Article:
• 11. RAYMOND WILLIAMSTelevision: Technology and Cultural Form (1973)‘technology is the product of a particular so-cial system’ - symptomatic technologytelevisual flow - also segmented (Feuer) andinterruptable (Doane) – as a culturally specificuse of televisionMarxist theory of technology as means ofproduction, controlled in any era by the rulingclass who own the means of production and or-ganise the mode of production in their owninterests. Such technologies can be reorganisedand remade in the interests of a different class,a statement also important to other Marxistmedia critics notably Bertolt Brecht (on radio)and Hans Magnus Enzensberger (on video)
  • 12. H.261 CodecSTRUCTURE used to do the ‘in-betweening’, extrapolating from‘a hierarchical structure with four primary layers. first and last frames the action needed to moveFrom top to bottom the layers are: Picture; Group of from one to the other. This information is encodedBlocks, or slice, or video picture segment; Macrob- not as full-frame animation but as an instruction set,lock; Block’ (ITU 2005:13 which requires far fewer lines of code. As the Flash Video white paper notes, ‘A lower keyframe rateCOLOUR (such as one keyframe every six seconds) will resultYCbCr, which codes for luminance (Y) and two chro- in a softer or blurrier image but reduces the band-ma channels (C), blue and red, on the principle that width demand’ (Macromedia 2004: 13).the panchromatic Y channel captures the necessarydetail, while the absence of green (as used in almost VECTOR PREDICTIONall colour film, television and high-end storage media Vectors predict movement based on sequence fromlike DVD and Blu-Ray) minimises redundancy be- an initial image. Encoding artefacts are increasinglycause the green channel overlaps with both red and likely in hand-held sequences when the predictionblue, especially in the yellow segment of the spec- system is more likely to predict wrongly or as thetrum. This is a variant of 8-bit colour graphics, which Flash Video white paper has it, ‘If your camera is notallows a range of 256 colours steady, most of the image moves, causing a high per- centage of pixels in the video to change from frameKEYFRAMES to frame. A steady camera reduces the number ofuncompressed frames which are used as a reference pixels that change from frame to frame, giving youfor filling in compressed frames that come between better quality at higher compression rates (lowerthem. In Flash vector animation, a similar process is data rates’ (Macromedia 2004: 11).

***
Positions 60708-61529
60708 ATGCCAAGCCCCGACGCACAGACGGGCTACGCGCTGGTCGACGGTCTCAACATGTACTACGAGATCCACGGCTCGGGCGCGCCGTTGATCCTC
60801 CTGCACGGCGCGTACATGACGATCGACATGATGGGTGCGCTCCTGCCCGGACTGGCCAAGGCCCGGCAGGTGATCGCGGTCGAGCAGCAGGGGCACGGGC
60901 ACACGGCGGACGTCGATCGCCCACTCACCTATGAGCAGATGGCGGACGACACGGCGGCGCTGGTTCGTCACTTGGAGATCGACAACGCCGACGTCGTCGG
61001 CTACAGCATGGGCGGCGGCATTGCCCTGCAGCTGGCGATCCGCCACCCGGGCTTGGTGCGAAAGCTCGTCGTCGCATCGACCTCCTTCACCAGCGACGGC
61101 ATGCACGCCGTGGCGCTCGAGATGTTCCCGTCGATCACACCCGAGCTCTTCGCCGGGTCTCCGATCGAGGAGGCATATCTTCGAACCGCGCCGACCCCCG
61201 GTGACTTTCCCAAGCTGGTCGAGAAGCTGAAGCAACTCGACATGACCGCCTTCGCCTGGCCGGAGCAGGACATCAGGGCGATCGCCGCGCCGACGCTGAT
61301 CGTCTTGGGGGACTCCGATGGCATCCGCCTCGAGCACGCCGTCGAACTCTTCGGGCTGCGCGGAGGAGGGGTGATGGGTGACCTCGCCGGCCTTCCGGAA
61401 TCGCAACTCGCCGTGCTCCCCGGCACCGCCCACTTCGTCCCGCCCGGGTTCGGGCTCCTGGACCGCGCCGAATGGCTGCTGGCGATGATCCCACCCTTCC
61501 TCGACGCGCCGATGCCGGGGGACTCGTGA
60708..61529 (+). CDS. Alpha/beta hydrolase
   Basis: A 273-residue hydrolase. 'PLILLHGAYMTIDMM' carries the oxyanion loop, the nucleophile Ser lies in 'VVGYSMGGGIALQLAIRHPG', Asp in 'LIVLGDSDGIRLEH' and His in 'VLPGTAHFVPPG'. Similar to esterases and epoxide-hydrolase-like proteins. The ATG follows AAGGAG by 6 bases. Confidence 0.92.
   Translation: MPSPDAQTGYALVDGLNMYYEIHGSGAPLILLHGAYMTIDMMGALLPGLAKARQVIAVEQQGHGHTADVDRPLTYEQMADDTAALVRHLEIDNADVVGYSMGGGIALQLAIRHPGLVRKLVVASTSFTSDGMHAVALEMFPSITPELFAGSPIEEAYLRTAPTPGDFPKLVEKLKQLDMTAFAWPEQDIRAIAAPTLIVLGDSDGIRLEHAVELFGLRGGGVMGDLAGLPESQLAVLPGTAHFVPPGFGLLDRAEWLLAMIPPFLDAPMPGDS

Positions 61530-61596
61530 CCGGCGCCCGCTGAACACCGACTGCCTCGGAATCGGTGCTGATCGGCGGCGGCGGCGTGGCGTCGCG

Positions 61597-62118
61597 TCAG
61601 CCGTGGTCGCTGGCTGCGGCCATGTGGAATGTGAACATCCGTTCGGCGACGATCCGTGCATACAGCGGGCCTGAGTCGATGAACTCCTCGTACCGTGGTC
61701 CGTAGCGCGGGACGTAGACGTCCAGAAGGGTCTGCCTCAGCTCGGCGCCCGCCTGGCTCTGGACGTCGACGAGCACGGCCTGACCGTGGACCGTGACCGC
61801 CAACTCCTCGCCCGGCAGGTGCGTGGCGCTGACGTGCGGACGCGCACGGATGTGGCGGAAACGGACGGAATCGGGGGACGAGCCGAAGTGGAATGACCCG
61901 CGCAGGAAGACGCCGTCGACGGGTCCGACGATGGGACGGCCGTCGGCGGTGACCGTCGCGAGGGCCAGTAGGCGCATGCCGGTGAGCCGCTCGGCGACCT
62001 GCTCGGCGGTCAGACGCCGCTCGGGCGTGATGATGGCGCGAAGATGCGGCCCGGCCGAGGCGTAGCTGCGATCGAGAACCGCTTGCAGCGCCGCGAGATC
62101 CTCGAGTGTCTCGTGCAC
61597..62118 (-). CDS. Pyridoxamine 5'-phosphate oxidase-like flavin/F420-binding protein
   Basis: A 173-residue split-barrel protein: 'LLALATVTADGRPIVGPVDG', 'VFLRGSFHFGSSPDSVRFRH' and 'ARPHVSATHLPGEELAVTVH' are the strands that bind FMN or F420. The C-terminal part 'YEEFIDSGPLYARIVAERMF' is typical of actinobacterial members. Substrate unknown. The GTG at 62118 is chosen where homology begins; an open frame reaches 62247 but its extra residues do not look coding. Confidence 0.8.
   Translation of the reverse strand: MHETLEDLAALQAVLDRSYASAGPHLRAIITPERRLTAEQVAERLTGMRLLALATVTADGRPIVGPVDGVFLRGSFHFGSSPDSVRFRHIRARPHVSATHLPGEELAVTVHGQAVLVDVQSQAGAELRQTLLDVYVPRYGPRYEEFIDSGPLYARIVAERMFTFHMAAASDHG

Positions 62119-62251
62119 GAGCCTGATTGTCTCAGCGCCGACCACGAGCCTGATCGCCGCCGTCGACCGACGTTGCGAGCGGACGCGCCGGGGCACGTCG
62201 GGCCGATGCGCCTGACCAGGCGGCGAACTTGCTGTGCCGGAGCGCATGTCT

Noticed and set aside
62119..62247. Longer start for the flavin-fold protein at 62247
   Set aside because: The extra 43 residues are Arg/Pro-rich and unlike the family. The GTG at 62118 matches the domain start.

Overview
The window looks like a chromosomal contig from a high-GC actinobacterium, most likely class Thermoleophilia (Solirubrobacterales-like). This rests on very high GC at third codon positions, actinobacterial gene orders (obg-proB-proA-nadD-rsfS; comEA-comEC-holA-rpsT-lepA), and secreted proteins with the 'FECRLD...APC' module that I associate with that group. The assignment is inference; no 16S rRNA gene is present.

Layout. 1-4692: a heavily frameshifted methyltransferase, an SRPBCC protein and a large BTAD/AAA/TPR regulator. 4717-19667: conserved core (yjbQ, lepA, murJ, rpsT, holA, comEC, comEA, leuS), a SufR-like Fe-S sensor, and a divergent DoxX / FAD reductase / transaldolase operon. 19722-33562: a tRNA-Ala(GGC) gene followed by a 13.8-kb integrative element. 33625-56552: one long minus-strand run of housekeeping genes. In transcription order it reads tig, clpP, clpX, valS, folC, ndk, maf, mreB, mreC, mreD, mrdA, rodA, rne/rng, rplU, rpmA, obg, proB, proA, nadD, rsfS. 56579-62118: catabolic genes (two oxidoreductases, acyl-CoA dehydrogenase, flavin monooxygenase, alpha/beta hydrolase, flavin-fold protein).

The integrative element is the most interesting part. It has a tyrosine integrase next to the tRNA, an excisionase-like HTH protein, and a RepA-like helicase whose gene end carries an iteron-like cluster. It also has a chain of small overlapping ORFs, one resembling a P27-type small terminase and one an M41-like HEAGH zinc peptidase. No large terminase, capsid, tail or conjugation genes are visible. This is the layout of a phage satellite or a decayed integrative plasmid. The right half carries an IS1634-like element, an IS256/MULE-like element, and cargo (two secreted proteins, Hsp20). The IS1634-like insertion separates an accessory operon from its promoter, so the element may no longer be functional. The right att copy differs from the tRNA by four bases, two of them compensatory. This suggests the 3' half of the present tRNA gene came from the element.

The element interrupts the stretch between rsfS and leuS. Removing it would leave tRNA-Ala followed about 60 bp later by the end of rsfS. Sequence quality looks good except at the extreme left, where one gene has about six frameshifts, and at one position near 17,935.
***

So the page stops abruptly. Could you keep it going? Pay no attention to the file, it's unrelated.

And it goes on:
• 13. Perioodisation: emergent themes1. UNIT ENUMERATION = commodity equivalence, exchangability2 AVERAGING = biopolitical management of probabilty3. PREDICTIVE SCANNING = protocological control => Database Economy
  • 14. Methodological Principles OBJECT METHOD KNOWLEDGEConsideration - of the actually existing situation in its unique complexity (History, Past)Wonder - at the specific unexpected details, readiness to question previous habits and assumptions (Phenomenology, Present)Hope - for a ‘difference that makes a difference at some later time’ (Bateson); (Hermeneutics, Future)